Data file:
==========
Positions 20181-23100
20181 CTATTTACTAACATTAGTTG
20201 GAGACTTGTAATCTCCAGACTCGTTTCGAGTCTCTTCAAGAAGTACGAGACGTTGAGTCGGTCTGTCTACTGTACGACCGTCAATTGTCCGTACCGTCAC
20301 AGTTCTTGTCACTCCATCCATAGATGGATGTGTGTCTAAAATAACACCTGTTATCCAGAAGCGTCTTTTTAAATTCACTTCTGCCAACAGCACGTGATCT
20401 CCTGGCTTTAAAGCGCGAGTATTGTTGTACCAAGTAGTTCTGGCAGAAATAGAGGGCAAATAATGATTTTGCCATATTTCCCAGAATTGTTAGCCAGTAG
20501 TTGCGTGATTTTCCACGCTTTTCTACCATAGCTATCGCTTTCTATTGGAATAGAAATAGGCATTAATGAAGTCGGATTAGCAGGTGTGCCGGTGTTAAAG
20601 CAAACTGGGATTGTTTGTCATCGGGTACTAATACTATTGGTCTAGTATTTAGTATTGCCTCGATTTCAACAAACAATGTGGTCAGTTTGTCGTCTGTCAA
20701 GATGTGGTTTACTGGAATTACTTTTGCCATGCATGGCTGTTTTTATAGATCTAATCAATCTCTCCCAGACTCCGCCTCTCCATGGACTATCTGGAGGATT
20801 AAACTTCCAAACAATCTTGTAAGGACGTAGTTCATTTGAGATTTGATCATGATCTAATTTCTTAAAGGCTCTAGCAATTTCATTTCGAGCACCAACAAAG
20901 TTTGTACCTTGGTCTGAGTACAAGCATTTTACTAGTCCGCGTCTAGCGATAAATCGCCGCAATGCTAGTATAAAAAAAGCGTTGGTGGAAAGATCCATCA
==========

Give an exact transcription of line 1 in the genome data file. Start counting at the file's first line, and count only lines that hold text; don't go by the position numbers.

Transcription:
Positions 20181-23100